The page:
Kid Culture


Books by Stephanie Zvirin

Some books demand to be read again and again

Read it again! Read it again! This is a familiar refrain, particularly at bedtime. Why do some books demand repeated readings while others satisfy with just one? Of course, nobody knows for sure, but the books below have a special something-a zesty rhyme, exceptional illustrations or a particularly well-told story-that makes each a good candidate for reading aloud, again and again and again.

DEAR MRS. LARUE: LETTERS FROM OBEDIENCE SCHOOL, by Mark Teague, Scholastic, $15.95; ages 6-8. Citing a long list of behavior problems, Snort City resident Gertrude R. LaRue yesterday enrolled her dog, Ike, in the Igo Bratweiler Canine Academy. And boy does he hate it. In rueful letters to his mistress, Ike begs to be sprung from his prison (which actually looks more like a canine country club than a doggy dungeon), reconsidering all the less-than-stellar behavior ("Were you really so upset about the chicken pie?") that landed him in the clink in the first place. Pictures in shades of gray revisit Ike's transgressions; color art captures him busily composing his dramatic missives. When he finally manages a kooky escape and worms his way back into Mrs. LaRue's good graces, everybody, especially Ike, breathes a sigh of relief.

WHAT JAMES LIKES BEST, by Amy Schwartz, Simon & Schuster/Atheneum, $16.95; ages 3-6. The author of "A Teeny Tiny Baby" (1994) proves once again that she knows just how young children experience the world. In four short picture-stories, James and his parents go visiting-to see twin babies, to visit James' friend Angela, to Grandma's, to the county fair. During each visit, James sees and learns something new, and after each story children are asked to speculate about what he liked best: Was it the twin high chairs or the doughnut hole he ate? Was it riding in a taxi, Angela's toy fruit, eating cheese with a little fork or his auntie's orange hair? The fun of guessing will draw children right into James' story, while reminding us grownups how even the most mundane experience enriches a child's world. Schwartz's uncomplicated artwork, comforting and simple, yet bright with jellybean hues, reflects the same innocent surprise. Children will see themselves in James and feel the warmth of his loving family.

HOW DO DINOSAURS GET WELL SOON?, by Jane Yolen, illustrated by Mark Teague, Scholastic, $15.95; ages 5-8. Being sick is no fun for kids, and dinosaurs don't like it either-even when their human parents bring them chicken soup and juice and read them stories. "And what if a dinosaur goes to the doc? / Does he drag all his feet / till his mom is in shock?" With some comical twists of phrase, Yolen puts the sniffles in perspective, with Teague packing on the laughs in large, raucous pictures. As in Yolen's "How Do Dinosaurs Say Goodnight?" (2001), lumpy, bumpy multi-colored dinosaur kids dominate each scene and drive their grownup caretakers to distraction. To satisfy children who pride themselves on dino facts, each critter's scientific name is tucked somewhere in the beastie's homey backdrop. A sure bet for days when kids are at home with sneezles and wheezles, but fun anytime.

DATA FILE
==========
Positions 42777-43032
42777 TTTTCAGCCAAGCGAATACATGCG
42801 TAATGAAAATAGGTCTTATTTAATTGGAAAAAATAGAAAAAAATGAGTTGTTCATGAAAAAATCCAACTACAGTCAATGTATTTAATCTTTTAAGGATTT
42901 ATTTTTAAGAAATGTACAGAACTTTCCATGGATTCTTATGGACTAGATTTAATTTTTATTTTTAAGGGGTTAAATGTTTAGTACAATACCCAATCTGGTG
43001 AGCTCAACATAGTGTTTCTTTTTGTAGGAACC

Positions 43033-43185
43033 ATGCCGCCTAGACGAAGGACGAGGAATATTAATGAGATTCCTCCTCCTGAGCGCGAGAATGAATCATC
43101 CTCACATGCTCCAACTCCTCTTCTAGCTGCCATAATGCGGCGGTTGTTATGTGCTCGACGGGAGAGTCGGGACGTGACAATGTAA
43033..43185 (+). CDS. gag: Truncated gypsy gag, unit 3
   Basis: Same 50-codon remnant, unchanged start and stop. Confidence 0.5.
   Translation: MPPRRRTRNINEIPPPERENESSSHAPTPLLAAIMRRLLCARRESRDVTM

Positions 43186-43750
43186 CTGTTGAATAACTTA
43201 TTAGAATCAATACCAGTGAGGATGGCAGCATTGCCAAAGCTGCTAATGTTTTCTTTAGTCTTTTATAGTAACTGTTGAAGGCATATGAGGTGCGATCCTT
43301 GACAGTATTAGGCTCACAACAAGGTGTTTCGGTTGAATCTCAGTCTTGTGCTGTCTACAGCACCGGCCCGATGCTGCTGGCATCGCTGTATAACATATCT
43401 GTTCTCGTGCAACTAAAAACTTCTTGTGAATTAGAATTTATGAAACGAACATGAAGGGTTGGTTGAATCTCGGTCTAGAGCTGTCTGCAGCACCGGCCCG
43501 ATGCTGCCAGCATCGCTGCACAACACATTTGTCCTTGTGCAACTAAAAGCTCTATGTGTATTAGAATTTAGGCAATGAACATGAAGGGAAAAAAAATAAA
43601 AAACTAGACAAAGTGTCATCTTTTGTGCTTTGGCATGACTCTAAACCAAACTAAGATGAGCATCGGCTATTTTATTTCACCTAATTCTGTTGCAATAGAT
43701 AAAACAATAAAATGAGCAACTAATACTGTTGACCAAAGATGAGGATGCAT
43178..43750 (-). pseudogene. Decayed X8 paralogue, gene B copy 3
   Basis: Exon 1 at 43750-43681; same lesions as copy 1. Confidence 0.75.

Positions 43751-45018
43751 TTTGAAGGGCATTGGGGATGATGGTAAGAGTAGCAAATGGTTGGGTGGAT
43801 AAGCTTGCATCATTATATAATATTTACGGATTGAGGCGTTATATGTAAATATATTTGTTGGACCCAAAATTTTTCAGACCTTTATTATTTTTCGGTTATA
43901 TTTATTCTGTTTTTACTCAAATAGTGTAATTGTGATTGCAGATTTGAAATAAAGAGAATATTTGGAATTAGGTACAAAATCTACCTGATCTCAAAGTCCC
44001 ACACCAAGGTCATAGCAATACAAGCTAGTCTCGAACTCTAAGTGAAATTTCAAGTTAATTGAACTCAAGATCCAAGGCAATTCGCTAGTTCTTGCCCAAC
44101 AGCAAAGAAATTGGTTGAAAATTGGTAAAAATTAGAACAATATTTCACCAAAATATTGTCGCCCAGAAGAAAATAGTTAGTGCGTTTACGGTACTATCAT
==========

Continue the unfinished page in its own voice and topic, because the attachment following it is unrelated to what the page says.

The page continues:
GEORGE WASHINGTON'S TEETH, by Deborah Chandra and Madeleine Comora, illustrated by Brock Cole, Farrar, $16; ages 6-9. Second only to kids' curiosity about Washington and the cherry tree may be their interest in his teeth. His wooden dentures are a legend to be reckoned with. In smooth, sprightly rhyme, the authors tell the real story of GW's dental woes, unfurling it against a background of his patriotic career as soldier and president. "Poor George has two teeth in his mouth / The day the votes came in. / The people had a President / But one afraid to grin." Illustrator Cole's small, tableau-like pictures overflow with action and costumed characters busily engaged in helping poor George. An annotated time line at the back of the book gives kids a clearer view of the prez's historically documented dental woes. It's fun and fact in a bright, successful package.

BIG MOMMA MAKES THE WORLD, by Phyllis Root, illustrated by Helen Oxenbury, Candlewick, $16.99; ages 4-7. Root's joyous version of the creation myth features a big, bossy Earth Mother, with her baby on her hip. "When Big Momma made the world, / she didn't mess around." She saw what needed to be done all right . . . so she rolled up her sleeves and went to it. "She made light and then dark, and the moon and the Earth; then she made animals because it's awful quiet down there on earth. Lastly, she made folks everywhere, enjoying their company a bit before returning to bake cookies in the clouds." There's an infectious cadence to Root's telling that gives the story an immediate, homespun charm. Oxenbury's artwork is fun and affectionate: sturdy Big Momma radiates determination; her pudgy, naked babe is like curious babies everywhere. When Momma peers down on all she's created, she's quite pleased.

Stephanie Zvirin is Books for Youth Editor at Booklist magazine, the review journal of the American Library Association. She lives in Glen Ellyn with her family.


Chicago Parent Playdate Spring 2016

Copyright 2015 Wednesday Journal Inc. All rights reserved. Chicago web development by liQuidprint